Then the mountain Sami comes toward him with a string of reindeer. He asks: “What do you have in the sack?” The fox says: “I have my father’s and mother’s inheritance, silver and gold.” The mountain Sami says: “Don’t you want to entrust me with that sack?” The fox says: “I’ll swap it for the reindeer.” The mountain Sami swapped the reindeer for the sack. The fox says: “You must not open the sack before you have gotten past five or six small mountains. If you open it before then, the contents will turn into burnt bones.” Then they each went their own way, the mountain Sami with the fox’s sack, the fox with the mountain Sami’s reindeer. When the fox has gotten behind a hill, he picked up some comrades and then they began to flay those reindeer. His comrades were the wolf and the weasel and the raven, and they began to shoot. The wolf shot into the heart, and to this very day there is a little narrow bone that we call the wolf arrow. The weasel shot into the hoofs where to this very day there is a narrow bone we call the weasel arrow, and then they took care of the slaughtering. The sly fox wonders how he can get all of it for himself. Then it occurred to him: “I’m going to wash a reindeer stomach in secret,” and then he began to shriek and groan as if some people had gotten hold of him. Then his comrades became frightened and ran away; only the weasel stayed.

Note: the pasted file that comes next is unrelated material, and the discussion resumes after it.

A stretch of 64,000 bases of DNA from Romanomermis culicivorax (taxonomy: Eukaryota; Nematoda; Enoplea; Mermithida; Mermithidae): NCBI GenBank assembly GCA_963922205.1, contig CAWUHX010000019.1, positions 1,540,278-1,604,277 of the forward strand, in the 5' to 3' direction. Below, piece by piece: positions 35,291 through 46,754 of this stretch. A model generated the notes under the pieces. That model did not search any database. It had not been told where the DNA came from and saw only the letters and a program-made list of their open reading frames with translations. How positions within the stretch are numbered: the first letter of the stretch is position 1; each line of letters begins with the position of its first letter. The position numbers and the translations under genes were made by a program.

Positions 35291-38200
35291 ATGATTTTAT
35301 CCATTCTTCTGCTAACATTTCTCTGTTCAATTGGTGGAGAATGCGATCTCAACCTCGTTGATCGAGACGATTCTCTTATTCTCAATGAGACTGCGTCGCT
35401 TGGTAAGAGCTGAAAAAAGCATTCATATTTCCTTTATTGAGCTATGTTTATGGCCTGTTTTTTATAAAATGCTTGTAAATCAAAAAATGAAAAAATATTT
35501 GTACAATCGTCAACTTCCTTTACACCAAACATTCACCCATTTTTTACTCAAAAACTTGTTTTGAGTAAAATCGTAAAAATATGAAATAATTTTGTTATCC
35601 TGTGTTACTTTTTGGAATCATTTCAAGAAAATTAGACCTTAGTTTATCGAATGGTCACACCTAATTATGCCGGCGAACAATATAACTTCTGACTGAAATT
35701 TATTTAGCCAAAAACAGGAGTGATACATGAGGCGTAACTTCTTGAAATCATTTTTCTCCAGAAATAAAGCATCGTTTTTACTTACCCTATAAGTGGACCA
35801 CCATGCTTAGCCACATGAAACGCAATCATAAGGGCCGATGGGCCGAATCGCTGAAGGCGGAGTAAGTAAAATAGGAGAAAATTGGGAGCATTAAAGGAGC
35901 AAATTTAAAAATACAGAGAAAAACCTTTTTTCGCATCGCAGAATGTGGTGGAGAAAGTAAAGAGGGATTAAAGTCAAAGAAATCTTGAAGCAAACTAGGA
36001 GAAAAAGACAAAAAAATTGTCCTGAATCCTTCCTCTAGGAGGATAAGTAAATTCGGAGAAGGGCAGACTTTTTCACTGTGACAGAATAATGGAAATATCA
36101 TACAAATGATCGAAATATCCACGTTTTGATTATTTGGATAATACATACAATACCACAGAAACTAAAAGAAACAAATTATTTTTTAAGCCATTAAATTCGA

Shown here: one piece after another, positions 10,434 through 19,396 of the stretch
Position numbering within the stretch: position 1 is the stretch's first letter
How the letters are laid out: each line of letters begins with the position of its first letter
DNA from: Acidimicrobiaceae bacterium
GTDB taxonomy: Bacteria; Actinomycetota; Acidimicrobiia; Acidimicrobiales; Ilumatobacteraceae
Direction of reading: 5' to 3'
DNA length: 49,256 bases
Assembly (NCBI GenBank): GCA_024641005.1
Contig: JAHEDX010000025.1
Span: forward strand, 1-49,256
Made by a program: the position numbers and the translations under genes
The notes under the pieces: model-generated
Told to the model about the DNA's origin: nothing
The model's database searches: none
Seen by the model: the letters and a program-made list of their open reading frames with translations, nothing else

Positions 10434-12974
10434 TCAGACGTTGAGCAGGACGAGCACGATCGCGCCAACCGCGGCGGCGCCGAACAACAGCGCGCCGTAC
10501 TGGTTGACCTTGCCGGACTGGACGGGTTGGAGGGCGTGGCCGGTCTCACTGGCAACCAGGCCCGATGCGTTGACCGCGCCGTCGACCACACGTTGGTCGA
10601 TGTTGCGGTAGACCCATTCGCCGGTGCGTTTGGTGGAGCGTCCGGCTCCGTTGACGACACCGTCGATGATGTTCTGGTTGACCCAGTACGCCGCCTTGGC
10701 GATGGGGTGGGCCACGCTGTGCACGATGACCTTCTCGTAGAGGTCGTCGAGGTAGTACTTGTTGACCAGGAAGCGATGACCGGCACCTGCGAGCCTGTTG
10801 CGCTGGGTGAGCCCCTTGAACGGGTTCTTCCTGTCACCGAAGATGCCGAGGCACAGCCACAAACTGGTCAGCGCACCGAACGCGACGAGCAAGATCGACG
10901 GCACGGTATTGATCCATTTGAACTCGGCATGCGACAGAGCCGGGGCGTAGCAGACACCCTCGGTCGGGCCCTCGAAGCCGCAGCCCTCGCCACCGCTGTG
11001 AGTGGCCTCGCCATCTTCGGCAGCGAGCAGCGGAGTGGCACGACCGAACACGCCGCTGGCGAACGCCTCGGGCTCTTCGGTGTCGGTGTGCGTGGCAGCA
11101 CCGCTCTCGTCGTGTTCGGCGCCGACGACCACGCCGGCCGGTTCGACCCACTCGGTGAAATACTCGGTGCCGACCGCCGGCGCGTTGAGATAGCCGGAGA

Then the mountain Sami, who had been tricked by the fox, came, and he took a firebrand and threw it at the weasel he saw there. He only hit the tip of the tail, and therefore the weasel’s tail tip is black to this very day, because the mountain Sami in days of yore threw the firebrand. The fox started to run away from the mountain Sami and it ran to a lake where there were fish; he ran up onto a rock and shouted that the fish should come ashore and carry him over, “because I’m not supposed to get my feet wet.” The char came, and it was little. The fox says: “You’re kind; but you aren’t able to carry me.” Then the sea trout who is larger came. The fox says: “You’re kind; come closer to shore, then I can get up on your back!” The sea trout came closer to land, and the fox grasped it, jerked it onto land and pulled it up into the underbrush. He made a fire and began to fry the fish. Then he hears warriors coming through the underbrush, and the branches crackle below their feet. The fox says: “It’s my little fish that is crackling.” Nevertheless, he then saw that people were coming, and he grabbed the fish and slapped it against a rock. Then the hot fish spattered so that pieces got into the fox’s eyes, and it burnt his eyes and he became blind.
Then he began to roam and asks everything he meets for eyes. He met the birch first and says: “Can’t you loan me eyes for a short while? I have my eyes on the other side of this hill. You’ll get them back when I get to my eyes.” The birch doesn’t loan them to him. Then he comes to the aspen and says: “Loan me eyes for a little while! You’ll get your eyes back when I get to my eyes!” The aspen says: “I can’t loan them to you for very long.” Then the fox got eyes from the aspen, and the aspen got burnt eyes from the fox, and therefore the aspen to this very day has reddish, sort of burnt spots, because it got the burnt eyes from the fox. The fox went on, and when he went over a high mountain, I didn’t care to go along any more and see how things went for him later on. The fox went over the mountain, and I went home.